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AM News Brief: Threats against teachers, Western drought testimony & Christmas tree permits

Two people in a forest looking for a tree to cut down for the holidays.
Courtesy of recreation.gov
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Christmas Tree permits for the Manti-La Sal National Forest go on sale Oct. 14. That story and more in this morning's news brief.

Thursday morning, Oct. 7, 2021

Southern Utah

Moab’s strange state House districts

The rural city of Moab is split down the middle into two different state House districts. Some residents there told lawmakers at a public hearing Wednesday night that the city should only be represented by one person, because the split dilutes their voice. To meet federal requirements, the city has to be combined with other areas into a House district. The Grand County Commission wants it to be in a district with northern San Juan County, but some residents there told lawmakers the areas are too different to make that work well. Read the full story. — Sonja Hutson, Moab

‘Tis the season for Christmas tree permits

Christmas Tree permits for the Manti-La Sal National Forest go on sale Oct. 14. Foresters say cutting down Christmas trees actually benefits the health of the ecosystem. Thinning smaller trees helps other ones grow larger and creates open areas for wildlife to feed. People can only cut trees with trunks smaller than 5 inches in diameter and less than 20 feet tall. — Elaine Clark

Region/Nation

Teachers receive threats because of pandemics

The U.S. Department of Justice plans to offer training and other resources to educators and school boards as they face violent threats. It comes as political debates continue to rage over critical race theory and masks region-wide. Those threats have been happening across the country, including in Idaho. Employees at the Caldwell School District outside Boise have faced plenty of angry messages during the pandemic and even some threatening social media posts towards administrators. Police are now posted at their school board meetings. — Madelyn Beck, Mountain West News Bureau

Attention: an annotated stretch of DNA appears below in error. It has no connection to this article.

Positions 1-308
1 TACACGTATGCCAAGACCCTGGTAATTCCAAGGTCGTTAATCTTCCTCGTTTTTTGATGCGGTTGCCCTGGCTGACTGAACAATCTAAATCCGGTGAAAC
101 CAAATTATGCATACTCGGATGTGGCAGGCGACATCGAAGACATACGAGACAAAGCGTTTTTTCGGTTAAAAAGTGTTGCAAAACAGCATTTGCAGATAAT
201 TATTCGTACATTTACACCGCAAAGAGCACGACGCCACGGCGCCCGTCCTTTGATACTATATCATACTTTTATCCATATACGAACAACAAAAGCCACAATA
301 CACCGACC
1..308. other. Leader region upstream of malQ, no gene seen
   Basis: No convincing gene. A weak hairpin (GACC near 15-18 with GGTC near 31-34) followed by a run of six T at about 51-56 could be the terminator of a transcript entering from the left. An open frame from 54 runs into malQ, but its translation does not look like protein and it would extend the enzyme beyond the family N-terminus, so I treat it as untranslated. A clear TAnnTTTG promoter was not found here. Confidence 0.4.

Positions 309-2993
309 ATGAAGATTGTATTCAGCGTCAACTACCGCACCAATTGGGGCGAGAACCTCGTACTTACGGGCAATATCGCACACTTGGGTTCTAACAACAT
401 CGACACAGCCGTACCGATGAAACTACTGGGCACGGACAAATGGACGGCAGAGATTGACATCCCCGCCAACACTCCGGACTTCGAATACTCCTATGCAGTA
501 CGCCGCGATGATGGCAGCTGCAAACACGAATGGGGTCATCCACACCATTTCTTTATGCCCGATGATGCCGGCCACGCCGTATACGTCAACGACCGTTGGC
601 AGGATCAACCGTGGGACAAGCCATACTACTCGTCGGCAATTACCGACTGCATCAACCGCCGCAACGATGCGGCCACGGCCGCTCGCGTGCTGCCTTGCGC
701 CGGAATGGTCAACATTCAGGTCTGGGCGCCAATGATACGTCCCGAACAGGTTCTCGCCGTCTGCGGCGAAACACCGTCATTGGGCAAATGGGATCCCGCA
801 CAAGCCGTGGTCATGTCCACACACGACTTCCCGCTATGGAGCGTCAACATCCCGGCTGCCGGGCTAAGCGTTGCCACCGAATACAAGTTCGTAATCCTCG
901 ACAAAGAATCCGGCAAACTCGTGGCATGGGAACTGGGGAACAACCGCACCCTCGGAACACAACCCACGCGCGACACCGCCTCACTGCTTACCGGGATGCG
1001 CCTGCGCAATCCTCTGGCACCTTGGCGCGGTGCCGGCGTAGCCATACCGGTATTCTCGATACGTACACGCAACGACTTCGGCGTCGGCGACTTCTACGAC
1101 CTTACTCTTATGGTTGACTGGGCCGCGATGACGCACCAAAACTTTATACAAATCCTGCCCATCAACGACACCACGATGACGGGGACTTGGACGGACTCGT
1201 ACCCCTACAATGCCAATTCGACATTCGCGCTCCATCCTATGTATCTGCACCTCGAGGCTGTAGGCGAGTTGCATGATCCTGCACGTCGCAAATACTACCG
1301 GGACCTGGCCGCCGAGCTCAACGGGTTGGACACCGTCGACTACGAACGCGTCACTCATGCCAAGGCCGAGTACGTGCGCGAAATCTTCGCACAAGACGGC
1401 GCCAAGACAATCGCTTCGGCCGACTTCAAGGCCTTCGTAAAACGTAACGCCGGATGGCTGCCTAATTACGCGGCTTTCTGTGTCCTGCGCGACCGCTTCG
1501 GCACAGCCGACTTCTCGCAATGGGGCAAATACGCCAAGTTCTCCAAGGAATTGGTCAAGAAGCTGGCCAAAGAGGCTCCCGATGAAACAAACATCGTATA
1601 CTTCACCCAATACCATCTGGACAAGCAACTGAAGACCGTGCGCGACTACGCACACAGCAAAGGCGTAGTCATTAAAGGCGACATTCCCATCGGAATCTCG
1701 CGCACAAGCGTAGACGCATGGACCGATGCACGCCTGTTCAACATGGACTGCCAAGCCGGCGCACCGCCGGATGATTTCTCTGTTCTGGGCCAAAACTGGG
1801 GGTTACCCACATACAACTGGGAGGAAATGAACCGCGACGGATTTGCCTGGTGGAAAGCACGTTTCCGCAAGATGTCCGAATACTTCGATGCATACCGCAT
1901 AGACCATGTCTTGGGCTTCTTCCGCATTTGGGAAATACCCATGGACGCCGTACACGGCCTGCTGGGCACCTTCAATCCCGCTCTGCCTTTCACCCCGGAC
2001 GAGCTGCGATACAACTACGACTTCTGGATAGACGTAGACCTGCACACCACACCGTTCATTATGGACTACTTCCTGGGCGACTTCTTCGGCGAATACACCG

A Senate subcommittee considers Western drought

The U.S. Senate energy subcommittee on water and power held a hearing in Washington D.C. Wednesday. They heard from water experts from several western states about ongoing drought conditions. Jennifer Pitt with the environmental nonprofit Audubon Society said climate change has come “barging through the front door” of the Colorado River basin. “We need to act quickly to avoid a catastrophic water supply crisis, and we also need long-term solutions because as temperatures continue to increase, the Colorado River’s water supply will keep shrinking,” she testified. Flows are down 20% in the last two decades, and scientists forecast they will drop 9% more with every degree of warming. The director of Arizona’s water department said the path forward relies on good data and collaboration that will likely include voluntary conservation measures. — Alex Hager, KUNC

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